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  • Writer's pictureThe Merge

Bullshitting May Indicate Higher Intelligence, Research Suggests

Recent research indicates that the capacity to bullshit during conversations convincingly might be a sign of higher intelligence. This intriguing finding comes from a study featured in the journal Evolutionary Psychology.

Bullshitting May Indicate Higher Intelligence

The study involved 1,017 participants and explored the relationship between cognitive abilities, the ability to bluff, and the skillfulness in doing so. Participants were presented with ten concepts, some real like Sexual Selection Theory and some fictitious like Subjunctive Scaling. Their self-assessed knowledge of these concepts was used to gauge their willingness to bullshit.


A subset of 534 participants was tasked with crafting convincing explanations for each concept, regardless of their truthfulness. These explanations were evaluated by a separate group of "bullshit raters" for their accuracy and satisfaction level, also guessing the intelligence of the creators.


Results revealed a correlation between the ability to produce credible definitions for fictitious concepts and higher scores in vocabulary, abstract reasoning, and non-verbal fluid intelligence tests. The study suggests that adept bullshitting could be a strategic tool in social skills, reflecting one's intelligence.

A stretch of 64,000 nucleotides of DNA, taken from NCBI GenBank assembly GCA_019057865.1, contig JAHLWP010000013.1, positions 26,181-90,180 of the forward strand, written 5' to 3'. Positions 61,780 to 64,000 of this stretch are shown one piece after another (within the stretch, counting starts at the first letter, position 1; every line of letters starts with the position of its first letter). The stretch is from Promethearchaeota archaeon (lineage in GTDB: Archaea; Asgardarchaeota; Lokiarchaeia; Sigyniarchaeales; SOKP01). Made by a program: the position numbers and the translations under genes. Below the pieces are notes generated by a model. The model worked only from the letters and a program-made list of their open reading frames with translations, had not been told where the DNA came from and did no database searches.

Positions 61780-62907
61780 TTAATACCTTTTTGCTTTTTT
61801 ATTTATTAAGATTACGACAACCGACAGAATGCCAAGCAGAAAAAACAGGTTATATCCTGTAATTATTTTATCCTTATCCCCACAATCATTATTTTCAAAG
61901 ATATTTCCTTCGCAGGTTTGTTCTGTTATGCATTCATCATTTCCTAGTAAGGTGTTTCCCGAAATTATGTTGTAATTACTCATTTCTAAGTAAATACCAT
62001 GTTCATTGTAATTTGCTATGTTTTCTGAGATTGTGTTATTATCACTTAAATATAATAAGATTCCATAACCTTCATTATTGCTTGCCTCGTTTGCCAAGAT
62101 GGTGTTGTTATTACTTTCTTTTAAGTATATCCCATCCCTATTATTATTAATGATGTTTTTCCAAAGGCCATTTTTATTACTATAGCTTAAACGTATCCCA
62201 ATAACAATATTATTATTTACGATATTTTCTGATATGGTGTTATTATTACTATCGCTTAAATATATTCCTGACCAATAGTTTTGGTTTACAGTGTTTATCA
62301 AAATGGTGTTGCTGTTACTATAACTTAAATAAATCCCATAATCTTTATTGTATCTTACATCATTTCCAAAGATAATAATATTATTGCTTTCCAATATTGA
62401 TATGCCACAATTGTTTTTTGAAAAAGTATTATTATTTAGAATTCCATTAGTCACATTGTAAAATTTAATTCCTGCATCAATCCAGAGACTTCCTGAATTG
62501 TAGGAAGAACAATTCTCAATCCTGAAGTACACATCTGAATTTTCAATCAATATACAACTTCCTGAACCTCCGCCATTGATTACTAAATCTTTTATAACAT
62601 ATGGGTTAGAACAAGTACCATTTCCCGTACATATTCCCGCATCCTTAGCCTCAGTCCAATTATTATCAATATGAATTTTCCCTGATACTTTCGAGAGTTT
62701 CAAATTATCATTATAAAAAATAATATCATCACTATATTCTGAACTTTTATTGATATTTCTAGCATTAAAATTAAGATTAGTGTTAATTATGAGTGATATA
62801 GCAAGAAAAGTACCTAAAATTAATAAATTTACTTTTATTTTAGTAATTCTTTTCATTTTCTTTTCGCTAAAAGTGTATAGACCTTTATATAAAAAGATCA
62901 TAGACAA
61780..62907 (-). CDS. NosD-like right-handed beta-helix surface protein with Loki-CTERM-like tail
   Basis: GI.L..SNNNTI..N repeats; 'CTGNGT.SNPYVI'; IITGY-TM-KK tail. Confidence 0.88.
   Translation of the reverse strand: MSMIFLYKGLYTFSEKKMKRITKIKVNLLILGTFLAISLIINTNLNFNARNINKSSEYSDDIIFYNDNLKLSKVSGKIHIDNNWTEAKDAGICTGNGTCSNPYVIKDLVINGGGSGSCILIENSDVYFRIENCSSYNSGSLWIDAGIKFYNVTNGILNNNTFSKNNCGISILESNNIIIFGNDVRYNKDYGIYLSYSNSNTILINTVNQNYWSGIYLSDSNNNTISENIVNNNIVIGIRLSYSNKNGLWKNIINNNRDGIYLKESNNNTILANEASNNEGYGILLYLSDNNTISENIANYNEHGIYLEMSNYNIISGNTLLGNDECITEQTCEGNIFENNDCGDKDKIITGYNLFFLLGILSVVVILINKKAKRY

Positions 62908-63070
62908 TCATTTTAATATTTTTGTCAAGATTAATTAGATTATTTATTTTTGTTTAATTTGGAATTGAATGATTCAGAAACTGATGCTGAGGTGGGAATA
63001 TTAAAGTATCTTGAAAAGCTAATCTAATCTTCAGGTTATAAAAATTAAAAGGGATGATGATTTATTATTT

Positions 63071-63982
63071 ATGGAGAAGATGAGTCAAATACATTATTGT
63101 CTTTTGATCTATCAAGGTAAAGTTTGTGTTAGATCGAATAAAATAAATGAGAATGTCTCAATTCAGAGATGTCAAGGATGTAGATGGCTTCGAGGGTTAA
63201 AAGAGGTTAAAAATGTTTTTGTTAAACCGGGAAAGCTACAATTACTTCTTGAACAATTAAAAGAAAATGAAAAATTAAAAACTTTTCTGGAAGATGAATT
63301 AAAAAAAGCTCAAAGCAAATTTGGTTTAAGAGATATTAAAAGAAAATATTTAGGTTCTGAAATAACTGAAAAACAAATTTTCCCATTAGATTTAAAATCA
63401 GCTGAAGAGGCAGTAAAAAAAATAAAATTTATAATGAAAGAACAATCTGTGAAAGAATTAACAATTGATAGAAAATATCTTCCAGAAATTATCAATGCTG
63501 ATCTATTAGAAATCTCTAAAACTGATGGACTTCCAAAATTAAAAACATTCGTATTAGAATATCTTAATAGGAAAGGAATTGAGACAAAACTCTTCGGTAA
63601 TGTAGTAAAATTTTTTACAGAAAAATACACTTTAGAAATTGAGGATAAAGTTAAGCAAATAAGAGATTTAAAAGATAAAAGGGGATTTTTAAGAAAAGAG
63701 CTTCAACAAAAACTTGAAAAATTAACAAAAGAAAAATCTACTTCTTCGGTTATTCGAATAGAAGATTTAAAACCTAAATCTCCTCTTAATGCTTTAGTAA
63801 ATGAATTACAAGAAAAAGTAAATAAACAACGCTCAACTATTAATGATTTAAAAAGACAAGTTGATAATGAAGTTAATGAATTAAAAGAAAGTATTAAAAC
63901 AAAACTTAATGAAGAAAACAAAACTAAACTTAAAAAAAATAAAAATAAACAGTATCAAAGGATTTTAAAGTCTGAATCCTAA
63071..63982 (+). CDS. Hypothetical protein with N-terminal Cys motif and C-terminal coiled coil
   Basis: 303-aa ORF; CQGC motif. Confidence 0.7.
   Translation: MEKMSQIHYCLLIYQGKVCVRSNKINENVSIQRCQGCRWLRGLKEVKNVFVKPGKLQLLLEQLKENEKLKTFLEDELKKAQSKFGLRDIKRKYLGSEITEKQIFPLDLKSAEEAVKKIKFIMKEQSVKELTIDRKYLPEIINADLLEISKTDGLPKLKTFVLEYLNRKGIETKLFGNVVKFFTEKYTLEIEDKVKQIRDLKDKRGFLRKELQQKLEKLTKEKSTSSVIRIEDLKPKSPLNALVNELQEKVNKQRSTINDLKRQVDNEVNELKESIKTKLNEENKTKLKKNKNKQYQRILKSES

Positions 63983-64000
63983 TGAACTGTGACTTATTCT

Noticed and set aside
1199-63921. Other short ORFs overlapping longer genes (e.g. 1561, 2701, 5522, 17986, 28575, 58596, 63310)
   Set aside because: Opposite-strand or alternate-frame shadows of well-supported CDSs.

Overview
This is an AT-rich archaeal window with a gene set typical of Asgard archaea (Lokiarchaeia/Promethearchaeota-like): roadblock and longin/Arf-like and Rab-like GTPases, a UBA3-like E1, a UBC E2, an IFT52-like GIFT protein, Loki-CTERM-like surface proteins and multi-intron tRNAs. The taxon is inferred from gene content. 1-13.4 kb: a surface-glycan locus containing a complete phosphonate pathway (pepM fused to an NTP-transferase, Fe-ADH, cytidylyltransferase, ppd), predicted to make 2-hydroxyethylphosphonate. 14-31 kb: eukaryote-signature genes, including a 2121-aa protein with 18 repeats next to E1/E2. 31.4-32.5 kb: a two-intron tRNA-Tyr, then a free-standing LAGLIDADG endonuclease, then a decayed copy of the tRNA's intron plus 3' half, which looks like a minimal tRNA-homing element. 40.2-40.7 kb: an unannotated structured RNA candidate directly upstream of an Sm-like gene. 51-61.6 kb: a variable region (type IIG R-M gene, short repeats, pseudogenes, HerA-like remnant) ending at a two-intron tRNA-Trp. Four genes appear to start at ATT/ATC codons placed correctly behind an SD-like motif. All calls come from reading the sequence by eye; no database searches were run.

However, the researchers caution that these findings are preliminary and call for further investigation into the potential causal relationship between intelligence and the ability to bullshit.


 
 

Interestingly, the study found that higher intelligence did not correlate with a higher frequency of bullshitting. Lead researcher Mane Kara-Yakoubian suggests that more intelligent individuals might better understand when bullshitting is effective due to a heightened theory of mind.


The study also observed a tendency among frequent bullshitters to be more susceptible to pseudo-profound, misleading information, aligning with findings from the British Journal of Social Psychology.


Kara-Yakoubian, inspired by her own academic experiences where more elaborate bullshitting yielded better grades, was driven to explore this topic further, noting its relevance in everyday life.

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